US20030092985 *12 nov. 200215 mai 2003Cox Charles E.Radio guided seed localization of imaged lesions
US20040039284 *12 mars 200326 févr. 2004Riverside Research InstituteUltrasonic method for visualizing brachytheraphy seeds
US20040176688 *9 mars 20049 sept. 2004Cardiac Pacemakers, Inc.Doppler guiding catheter using sensed blood turbulence levels
US20050187619 *19 nov. 200425 août 2005Mathis Mark L.Body lumen device anchor, device and assembly
US20050203414 *12 avr. 200515 sept. 2005Barbara GreppiMethod and apparatus for ultrasound imaging of a biopsy needle or the like during an ultrasound imaging examination
US20060178577 *7 avr. 200610 août 2006Iwanczyk Jan SIntravascular imaging detector
US20060184018 *27 févr. 200617 août 2006Cox Charles ERadio guided seed localization of imaged lesions
US20060195031 *7 avr. 200631 août 2006Gamma Medica-Ideas, Inc.Intravascular imaging detector
US20060195032 *7 avr. 200631 août 2006Gamma Medica-Ideas, Inc.Intravascular imaging detector
US20060212044 *7 avr. 200621 sept. 2006University Of Florida Research Foundation, Inc.Frameless stereotactic guidance of medical procedures
US20060224065 *7 avr. 20065 oct. 2006Gamma Medica-Ideas, Inc.Intravascular imaging detector
US20070038014 *2 juin 200615 févr. 2007Cox Charles ERadio guided seed localization of imaged lesions
US20070262781 *20 déc. 200615 nov. 2007Geisel Donald JApparatus and method to detect moisture in power generator stator bars
US20080015679 *24 juil. 200717 janv. 2008Mathis Mark LDevice and Method for Modifying the Shape of a Body Organ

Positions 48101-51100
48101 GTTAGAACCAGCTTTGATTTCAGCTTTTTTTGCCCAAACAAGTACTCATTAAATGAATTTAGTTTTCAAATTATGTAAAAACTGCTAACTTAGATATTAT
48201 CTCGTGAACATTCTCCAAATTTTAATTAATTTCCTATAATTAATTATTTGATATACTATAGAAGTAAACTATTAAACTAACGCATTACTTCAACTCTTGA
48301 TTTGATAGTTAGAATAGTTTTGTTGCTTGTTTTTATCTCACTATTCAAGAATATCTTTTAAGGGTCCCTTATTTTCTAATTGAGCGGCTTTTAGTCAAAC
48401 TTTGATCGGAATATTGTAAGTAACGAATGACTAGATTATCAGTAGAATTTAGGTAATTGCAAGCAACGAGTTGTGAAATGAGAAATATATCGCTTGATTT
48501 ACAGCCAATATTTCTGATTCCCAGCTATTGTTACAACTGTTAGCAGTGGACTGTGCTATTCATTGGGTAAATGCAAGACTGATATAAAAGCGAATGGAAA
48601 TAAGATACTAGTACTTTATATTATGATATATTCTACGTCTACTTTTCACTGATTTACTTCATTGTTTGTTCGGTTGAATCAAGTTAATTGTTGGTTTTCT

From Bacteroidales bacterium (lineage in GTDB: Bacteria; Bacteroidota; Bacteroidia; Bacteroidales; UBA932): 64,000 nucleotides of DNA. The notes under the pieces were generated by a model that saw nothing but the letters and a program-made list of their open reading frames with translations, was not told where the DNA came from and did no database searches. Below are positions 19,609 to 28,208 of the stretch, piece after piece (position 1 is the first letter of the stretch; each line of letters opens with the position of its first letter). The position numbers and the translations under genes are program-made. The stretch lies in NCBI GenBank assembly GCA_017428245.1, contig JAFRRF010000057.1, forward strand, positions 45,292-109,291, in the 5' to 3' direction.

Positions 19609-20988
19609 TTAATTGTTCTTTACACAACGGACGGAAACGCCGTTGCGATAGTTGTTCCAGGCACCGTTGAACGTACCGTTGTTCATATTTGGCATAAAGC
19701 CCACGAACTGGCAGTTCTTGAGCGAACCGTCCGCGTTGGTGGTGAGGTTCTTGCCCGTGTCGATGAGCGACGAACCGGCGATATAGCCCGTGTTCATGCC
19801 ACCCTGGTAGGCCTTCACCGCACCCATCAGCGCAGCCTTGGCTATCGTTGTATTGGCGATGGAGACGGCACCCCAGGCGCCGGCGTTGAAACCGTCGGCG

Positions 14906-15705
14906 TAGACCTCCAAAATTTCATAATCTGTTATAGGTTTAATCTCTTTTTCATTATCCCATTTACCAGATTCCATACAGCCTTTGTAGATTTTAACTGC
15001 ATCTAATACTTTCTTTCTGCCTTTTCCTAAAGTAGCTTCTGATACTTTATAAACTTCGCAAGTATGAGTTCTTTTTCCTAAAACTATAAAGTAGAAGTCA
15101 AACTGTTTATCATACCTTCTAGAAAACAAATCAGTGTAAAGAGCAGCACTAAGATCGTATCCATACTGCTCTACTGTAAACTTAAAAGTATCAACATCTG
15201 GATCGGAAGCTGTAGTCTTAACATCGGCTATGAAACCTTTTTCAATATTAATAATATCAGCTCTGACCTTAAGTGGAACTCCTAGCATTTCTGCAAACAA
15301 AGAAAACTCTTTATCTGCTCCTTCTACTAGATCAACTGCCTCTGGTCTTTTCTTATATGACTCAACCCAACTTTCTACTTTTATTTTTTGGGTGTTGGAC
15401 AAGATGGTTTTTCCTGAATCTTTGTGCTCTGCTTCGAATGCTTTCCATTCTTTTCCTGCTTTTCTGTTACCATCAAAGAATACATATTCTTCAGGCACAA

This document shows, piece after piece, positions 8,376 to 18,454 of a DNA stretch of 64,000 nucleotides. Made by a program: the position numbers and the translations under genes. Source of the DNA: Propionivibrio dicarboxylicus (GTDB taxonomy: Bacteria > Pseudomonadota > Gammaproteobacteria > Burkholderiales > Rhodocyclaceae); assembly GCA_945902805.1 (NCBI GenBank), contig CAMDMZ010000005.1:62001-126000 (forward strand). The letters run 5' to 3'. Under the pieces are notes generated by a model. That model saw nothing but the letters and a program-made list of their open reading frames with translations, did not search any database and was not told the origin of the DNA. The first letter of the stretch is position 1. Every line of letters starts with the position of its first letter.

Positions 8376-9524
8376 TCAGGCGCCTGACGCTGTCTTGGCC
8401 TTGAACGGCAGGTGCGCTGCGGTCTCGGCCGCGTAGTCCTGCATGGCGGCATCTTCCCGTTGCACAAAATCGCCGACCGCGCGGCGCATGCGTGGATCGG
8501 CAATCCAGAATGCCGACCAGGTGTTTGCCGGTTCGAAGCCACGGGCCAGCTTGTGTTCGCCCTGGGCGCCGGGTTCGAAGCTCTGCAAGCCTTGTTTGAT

US20080015680 *24 juil. 200717 janv. 2008Mathis Mark LDevice and Method for Modifying the Shape of a Body Organ
US20080114245 *10 nov. 200615 mai 2008Randall Kevin STransducer array imaging system
US20090149747 *18 févr. 200911 juin 2009Cox Charles ERadio guided seed localization of imaged lesions
US20120022546 *27 juin 201126 janv. 2012Vantage Surgical Systems, Inc.Surgical Procedures Using Instrument to Boundary Spacing Information Extracted from Real-Time Diagnostic Scan Data
US20120101381 *19 oct. 201126 avr. 2012Palti Yoram ProfMeasuring pulmonary blood pressure using transthoracic pulmonary doppler ultrasound
US20130289417 *15 mars 201331 oct. 2013Sorin GrunwaldApparatus and method for endovascular device guiding and positioning using physiological parameters
USD6993591 août 201211 févr. 2014C. R. Bard, Inc.Ultrasound probe head
USD7247451 août 201217 mars 2015C. R. Bard, Inc.Cap for an ultrasound probe
USD75435724 janv. 201419 avr. 2016C. R. Bard, Inc.Ultrasound probe head
EP1281368A2 *25 juin 20025 févr. 2003Esaote S.p.A.Method and apparatus for ultrasound imaging of a biopsy needle or the like during an ultrasound imaging examination of a body of biologic tissues
EP1281368A3 *25 juin 20023 mars 2004Esaote S.p.A.Method and apparatus for ultrasound imaging of a biopsy needle or the like during an ultrasound imaging examination of a body of biologic tissues
WO2003086520A1 *3 avr. 200323 oct. 2003Cardiac Pacemakers, Inc.Catheter comprising a doppler sensor for measurement of turbulence of the blood
Classifications
Classification aux États-Unis600/462
Classification internationaleA61M25/095, A61B8/08
Classification coopérativeA61B8/0841, A61B8/0833
Classification européenneA61B8/08H2, A61B8/08H
Événements juridiques
DateCodeÉvénementDescription
6 mai 2002FPAYFee payment
Year of fee payment: 4
17 mai 2006FPAYFee payment
Year of fee payment: 8
21 juin 2010REMIMaintenance fee reminder mailed
17 nov. 2010LAPSLapse for failure to pay maintenance fees
4 janv. 2011FPExpired due to failure to pay maintenance fee
Effective date: 20101117